Hopefully, everyone has painlessly sheared their flocks by now. Lovely, pillowy bags of fleece sit in sheds while dainty looking sheep enjoy the summer fields.
Shearing is a necessary process but often people can’t imagine what to do with this valuable resource, fleece. Many Ouessant owners are wary of washing fleeces themselves as it can seem to be an arduous, smelly task. Sending it to a mill requires a large amount often at a great expense.
The suint or natural/organic method of cleaning fleece is quite painless, requires minimal equipment albeit still smelly.
This method is light on water usage and chemicals, instead depending upon the natural process of utilising the existing lanolin and suing present in the fleece. Suint, is the name for the sweat or bodily secretions expelled via the sheep’s skin into their woolly covering. It helps to prevent the fleece of the sheep deteriorating into an excessively grubby, irritant mass. Adopting this process when preparing washed fleece, results in an organically and ecologically kind end result. It is suitable for and sought after by spinners and crafters.
All that is needed to wash fleece this way is a large bin or watertight box which can be covered, plus some soft water.
Our neighbour here in West Wales, Jin Talog, use fleece washed this way in the packaging for their gin and have helped us immensely. Before this, we often felted rather than washed our fleece and much was wasted. Our dear friend Margaret selflessly hand washed many fleeces for shows and craft events for us. Now, we can enjoy and share time with her instead of using it up and save her energy.
If using a black plastic bin, fill it halfway with untreated water (no chlorine). Rainwater, borehole or spring water works perfectly. Make sure the bin has a lid and is placed in a warm environment. An animal shed, outhouse or garden shed is ideal. The process may take two weeks in the summer. Often, it is too cold in winter for this method to be effective. Remove dags and V.M. ( vegetable matter).
Next, place the fleeces in the water, making sure it is immersed. A bin may take up to six Ouessant fleeces or two of a commercial breed type. If the bin is at a constant, or mostly non variable warm temperature, after two weeks of being left alone, remove the fleeces from the bin. Try to preserve as much of the steel water as possible to re-use in the next batch. As the enzymes from the fleece create a cleaning agent, this brew is precious. If as much of the wastewater can be used for the next batch, it will be stronger and full of helpful bacteria.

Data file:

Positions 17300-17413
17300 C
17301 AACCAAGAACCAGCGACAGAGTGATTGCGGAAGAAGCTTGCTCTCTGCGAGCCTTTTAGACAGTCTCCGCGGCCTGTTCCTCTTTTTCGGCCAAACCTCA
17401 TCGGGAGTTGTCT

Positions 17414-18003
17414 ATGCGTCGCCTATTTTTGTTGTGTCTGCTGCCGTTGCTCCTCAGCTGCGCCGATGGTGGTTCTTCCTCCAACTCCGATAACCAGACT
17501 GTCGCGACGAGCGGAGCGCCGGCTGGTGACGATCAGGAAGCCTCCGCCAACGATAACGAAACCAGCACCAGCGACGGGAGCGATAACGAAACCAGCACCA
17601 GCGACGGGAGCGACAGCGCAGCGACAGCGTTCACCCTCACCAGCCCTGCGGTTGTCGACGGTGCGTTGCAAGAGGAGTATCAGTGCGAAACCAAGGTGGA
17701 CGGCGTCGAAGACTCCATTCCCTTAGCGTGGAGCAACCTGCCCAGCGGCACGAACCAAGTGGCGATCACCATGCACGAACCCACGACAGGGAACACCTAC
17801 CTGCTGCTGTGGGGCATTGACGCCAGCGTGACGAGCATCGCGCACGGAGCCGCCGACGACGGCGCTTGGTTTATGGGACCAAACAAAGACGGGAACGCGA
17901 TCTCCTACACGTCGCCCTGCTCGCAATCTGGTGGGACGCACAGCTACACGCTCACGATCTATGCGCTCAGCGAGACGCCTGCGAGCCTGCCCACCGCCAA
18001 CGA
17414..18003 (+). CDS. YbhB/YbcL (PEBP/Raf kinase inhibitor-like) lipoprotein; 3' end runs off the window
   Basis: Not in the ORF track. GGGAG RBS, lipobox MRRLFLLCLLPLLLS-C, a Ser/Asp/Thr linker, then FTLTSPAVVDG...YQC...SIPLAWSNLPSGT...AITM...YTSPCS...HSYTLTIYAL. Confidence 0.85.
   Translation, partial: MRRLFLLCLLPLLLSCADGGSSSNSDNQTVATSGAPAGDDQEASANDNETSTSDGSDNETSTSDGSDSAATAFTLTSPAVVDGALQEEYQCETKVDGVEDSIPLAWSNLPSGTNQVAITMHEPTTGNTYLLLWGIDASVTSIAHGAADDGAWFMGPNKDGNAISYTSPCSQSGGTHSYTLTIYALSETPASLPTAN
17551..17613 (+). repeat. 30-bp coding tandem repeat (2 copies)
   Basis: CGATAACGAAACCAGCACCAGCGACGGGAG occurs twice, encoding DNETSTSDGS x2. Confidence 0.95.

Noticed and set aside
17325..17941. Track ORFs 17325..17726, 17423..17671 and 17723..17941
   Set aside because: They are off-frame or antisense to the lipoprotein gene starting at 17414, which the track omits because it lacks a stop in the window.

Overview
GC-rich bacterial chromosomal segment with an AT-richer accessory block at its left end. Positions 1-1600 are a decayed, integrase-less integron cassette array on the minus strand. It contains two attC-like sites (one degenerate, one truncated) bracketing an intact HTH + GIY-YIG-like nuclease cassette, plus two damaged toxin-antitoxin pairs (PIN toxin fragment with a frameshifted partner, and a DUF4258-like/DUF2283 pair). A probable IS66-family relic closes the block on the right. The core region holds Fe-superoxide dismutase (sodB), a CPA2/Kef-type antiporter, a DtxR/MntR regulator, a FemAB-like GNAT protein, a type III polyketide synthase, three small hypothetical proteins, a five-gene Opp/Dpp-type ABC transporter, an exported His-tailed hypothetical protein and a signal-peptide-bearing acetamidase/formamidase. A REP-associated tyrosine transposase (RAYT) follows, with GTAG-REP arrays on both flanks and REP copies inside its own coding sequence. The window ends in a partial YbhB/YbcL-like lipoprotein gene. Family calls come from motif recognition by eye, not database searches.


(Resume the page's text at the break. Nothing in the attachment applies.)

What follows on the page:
Next, immerse the fleeces in a separate bin of clean, soft water for 24 hours. This is a rinse. This stage can be repeated a few times, depending on what needs to be rinsed out, how clear the water becomes. As this rinse water is less strong, it can be used as a fertiliser.
Once happy with the rinsing, spread the fleeces out to dry naturally. A rack is helpful, as the gaps allow air to circulate. Once dry, the odour should be minimal. A few drops of essential oil can be added to the final rinse.
The fleeces can now be carded or teased into locks. There are many helpful and far more descriptive online tutorials as each person may tweak their own method depending on the fleece being cleaned. Ouessants offer small, different coloured fleeces so maybe using smaller bins would help to avoid tangling or merging colours. Once you have such a valued washed fleece, especially if from a beloved pet, you may wish to learn to card or spin. When safe to do so, a visit to a local craft group or event may inspire. Hopefully, the Ouessant Breed Society will soon be able to offer free tutorials and opportunities to learn woolly crafts and skills.
If washing fleece seems too difficult, it can be mulched into your garden. Breeders can always sell washed and unwashed fleece to spinners and weavers. Etsy is a wide reaching online marketplace. Ouessant fleece is highly valued and scarce.
And if you’d like to donate your fleece to the Society, we will arrange for them to forwarded to craft groups and Jin Talog. In return Jin Talog have agreed to include some OSS publicity in all packages containing Ouessant fleece (see pic, above), it may help to promote the breed and in turn increase membership. If you are interested please email Morah on firstname.lastname@example.org
Do value and enjoy your fleece. It is very special, both on and off the sheep.
Author: Morah Etchells